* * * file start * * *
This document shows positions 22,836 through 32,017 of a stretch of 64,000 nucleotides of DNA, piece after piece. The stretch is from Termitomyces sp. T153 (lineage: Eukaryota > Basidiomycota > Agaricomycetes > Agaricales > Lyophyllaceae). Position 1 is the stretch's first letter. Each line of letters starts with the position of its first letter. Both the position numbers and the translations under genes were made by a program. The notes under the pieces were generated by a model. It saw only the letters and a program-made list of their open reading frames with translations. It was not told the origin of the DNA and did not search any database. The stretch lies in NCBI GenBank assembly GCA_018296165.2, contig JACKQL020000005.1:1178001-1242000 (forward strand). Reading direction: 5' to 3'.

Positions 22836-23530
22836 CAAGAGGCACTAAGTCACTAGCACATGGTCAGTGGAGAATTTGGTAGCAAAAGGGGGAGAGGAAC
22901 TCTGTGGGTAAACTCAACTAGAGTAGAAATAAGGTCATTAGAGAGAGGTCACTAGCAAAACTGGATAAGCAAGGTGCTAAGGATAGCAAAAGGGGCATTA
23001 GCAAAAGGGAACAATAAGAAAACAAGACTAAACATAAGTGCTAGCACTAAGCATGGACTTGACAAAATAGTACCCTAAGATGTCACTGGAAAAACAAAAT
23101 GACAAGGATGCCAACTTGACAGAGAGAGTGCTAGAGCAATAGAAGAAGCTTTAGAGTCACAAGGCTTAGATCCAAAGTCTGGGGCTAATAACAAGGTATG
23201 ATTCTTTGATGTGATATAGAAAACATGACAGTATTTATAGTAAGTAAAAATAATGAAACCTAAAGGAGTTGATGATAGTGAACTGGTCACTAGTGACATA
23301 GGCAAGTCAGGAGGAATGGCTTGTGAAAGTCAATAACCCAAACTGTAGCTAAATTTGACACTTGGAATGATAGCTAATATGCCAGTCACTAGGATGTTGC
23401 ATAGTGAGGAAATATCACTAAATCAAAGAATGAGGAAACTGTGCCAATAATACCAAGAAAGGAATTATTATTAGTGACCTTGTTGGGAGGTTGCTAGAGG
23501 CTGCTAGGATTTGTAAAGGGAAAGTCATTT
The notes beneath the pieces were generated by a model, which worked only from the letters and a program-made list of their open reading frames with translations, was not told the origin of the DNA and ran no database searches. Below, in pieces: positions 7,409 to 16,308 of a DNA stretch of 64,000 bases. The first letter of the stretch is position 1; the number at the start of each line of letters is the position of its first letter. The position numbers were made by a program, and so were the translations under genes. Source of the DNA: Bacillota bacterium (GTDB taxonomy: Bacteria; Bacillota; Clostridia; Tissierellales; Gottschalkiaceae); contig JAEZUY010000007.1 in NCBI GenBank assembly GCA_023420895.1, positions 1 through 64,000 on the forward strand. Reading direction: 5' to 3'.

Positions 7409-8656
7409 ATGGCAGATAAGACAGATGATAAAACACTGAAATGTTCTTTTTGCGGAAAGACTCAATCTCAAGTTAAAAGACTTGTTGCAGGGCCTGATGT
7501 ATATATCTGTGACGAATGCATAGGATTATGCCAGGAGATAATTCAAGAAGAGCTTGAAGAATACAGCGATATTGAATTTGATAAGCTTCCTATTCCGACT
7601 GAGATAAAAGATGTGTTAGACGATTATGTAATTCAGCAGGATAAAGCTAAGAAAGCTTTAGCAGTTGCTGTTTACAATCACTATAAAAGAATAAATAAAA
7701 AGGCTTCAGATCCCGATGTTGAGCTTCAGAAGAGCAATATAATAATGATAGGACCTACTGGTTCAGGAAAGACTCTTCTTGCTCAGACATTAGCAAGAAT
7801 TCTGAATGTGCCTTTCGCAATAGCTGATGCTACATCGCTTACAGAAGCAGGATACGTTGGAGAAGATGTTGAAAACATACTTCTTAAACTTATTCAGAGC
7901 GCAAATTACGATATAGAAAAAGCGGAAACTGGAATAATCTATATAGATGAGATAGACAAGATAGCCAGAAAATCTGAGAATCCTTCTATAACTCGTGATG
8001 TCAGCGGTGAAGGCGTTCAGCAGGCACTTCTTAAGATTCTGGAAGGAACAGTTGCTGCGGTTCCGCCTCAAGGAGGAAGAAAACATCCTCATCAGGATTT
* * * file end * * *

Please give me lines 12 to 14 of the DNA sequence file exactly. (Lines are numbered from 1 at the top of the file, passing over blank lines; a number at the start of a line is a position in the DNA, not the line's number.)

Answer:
Positions 7409-8656
7409 ATGGCAGATAAGACAGATGATAAAACACTGAAATGTTCTTTTTGCGGAAAGACTCAATCTCAAGTTAAAAGACTTGTTGCAGGGCCTGATGT
7501 ATATATCTGTGACGAATGCATAGGATTATGCCAGGAGATAATTCAAGAAGAGCTTGAAGAATACAGCGATATTGAATTTGATAAGCTTCCTATTCCGACT